US wind-power capacity rose substantially again in 2006, boosting the cumulative total by 27%. That increase follows on the heels of a similar increase in 2005, according to the Dept. of Energy's first "Annual Report on US Wind Power Installation, Cost, and PerformanceTrends: 2006" (May 31, 2007, press release; full report).
The vast majority of wind-generated capacity has been developed during the Bush administration, though wind power still accounts for only about 1% of all US electricity.
The DoE report will likely prove useful if you're covering wind energy, particularly with its information on capacity, costs, technology, and past trends. However, the report has limitations, such as the lack of coverage of small wind power projects, and the agency doesn't attempt to predict the future of the industry.
Nor does it focus on environmental issues. For an overview of many of those topics, see the April 2007 National Academies report,"Environmental Impacts of Wind-Energy Projects." Along with extensive assessment of many angles - and frequent mention of the lack of good information to adequately assess most issues - the report provides a calculation that helps put the issue in perspective. If the country is to reach the topset DoE prediction of 7% of US electricity via wind power in 15 years, about 36,000 wind turbines would need to be built. That's a sizable number of towers that would balloon even higher if the country ever reaches an announced goal of 20%. The report also concludes that the primary benefits of wind power, such as reduced pollutant emissions, are regional and national, but the adverse impacts, such as dead birds and aesthetic degradation, are local.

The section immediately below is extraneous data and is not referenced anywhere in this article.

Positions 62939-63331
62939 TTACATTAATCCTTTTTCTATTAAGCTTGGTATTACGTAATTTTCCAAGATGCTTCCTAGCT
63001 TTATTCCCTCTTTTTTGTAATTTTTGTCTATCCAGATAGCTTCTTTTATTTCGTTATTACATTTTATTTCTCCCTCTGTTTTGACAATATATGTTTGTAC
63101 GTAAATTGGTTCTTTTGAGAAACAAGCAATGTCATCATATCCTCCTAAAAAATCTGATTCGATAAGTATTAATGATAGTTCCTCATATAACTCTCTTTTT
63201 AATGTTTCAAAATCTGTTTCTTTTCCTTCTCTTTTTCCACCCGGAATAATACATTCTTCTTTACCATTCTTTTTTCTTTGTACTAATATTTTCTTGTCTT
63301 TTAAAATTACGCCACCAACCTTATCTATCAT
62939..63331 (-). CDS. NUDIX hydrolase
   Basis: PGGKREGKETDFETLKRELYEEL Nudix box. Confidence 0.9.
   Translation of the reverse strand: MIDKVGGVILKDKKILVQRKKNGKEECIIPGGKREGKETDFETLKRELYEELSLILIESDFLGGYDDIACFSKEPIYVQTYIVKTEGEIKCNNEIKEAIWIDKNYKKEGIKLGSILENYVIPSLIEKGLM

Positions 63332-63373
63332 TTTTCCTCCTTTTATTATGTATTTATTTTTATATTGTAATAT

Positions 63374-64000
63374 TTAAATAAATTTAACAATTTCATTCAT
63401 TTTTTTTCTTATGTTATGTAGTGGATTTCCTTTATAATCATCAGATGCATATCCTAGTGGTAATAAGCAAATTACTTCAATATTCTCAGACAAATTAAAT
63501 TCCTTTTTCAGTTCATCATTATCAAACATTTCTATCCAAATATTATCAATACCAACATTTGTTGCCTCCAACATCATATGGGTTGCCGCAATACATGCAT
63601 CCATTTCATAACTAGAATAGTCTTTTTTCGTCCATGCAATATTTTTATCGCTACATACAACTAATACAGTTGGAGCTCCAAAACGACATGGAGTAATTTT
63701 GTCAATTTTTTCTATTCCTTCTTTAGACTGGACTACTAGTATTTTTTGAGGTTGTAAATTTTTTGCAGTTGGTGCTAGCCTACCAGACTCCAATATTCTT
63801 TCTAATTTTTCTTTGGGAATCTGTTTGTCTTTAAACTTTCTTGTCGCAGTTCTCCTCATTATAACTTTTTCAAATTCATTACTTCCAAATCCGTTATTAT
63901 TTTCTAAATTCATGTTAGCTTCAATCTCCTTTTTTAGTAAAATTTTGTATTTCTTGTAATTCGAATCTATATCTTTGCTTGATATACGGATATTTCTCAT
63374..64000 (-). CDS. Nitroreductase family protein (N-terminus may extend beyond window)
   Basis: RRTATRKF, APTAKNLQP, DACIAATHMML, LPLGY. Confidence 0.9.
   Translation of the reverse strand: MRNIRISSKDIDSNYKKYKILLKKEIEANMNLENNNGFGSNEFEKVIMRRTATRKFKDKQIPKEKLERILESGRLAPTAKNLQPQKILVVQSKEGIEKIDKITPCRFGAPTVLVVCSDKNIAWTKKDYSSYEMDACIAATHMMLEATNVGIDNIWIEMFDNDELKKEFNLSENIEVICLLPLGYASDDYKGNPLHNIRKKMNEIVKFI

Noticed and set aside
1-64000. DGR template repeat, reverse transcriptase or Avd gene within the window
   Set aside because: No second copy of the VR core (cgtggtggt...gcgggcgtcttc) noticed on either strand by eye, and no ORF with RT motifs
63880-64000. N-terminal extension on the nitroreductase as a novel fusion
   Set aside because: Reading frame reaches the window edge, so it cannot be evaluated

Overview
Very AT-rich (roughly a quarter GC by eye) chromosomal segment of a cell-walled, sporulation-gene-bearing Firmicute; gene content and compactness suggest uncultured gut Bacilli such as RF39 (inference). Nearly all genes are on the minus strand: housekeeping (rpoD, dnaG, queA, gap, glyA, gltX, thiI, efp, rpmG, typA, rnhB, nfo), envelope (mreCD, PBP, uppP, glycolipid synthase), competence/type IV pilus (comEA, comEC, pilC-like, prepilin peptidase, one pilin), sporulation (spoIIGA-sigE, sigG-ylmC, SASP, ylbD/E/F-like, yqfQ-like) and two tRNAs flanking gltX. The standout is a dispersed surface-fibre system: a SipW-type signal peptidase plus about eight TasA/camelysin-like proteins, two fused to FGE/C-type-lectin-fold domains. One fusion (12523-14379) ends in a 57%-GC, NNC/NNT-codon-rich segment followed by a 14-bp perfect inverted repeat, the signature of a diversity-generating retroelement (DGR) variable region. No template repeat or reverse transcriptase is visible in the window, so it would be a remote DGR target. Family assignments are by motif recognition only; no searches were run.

Dead birds and bats are one of the issues addressed by language in a bill introduced May 16, 2007, by Rep. Nick Rahall (D-WV), Chairman of the House Natural Resources Committee (search here for HR 2337, Energy Policy Reform and Revitalization Act of 2007, and look at Subtitle D).
The bill is under active consideration in the House, and Subtitle D has already come under withering criticism from the American Wind Energy Association (press release of May 23, 2007). The industry group says Rahall's proposals, designed to provide better information, regulation, and management approaches to address issues such as wildlife impacts, would kill the industry. Rahall has indicated he may be willing to alter the language.
- To identify your current local wind power projects, and an estimate of wind generation potential, see the running tally kept by the AWEA.
For additional DoE wind information, see EERE: Wind and Hydropower Technologies Program.
- For many more resources on a variety of related issues, see TipSheets of Dec. 6, 2006; June 21, 2006; April 26, 2006; and Jan. 5, 2005.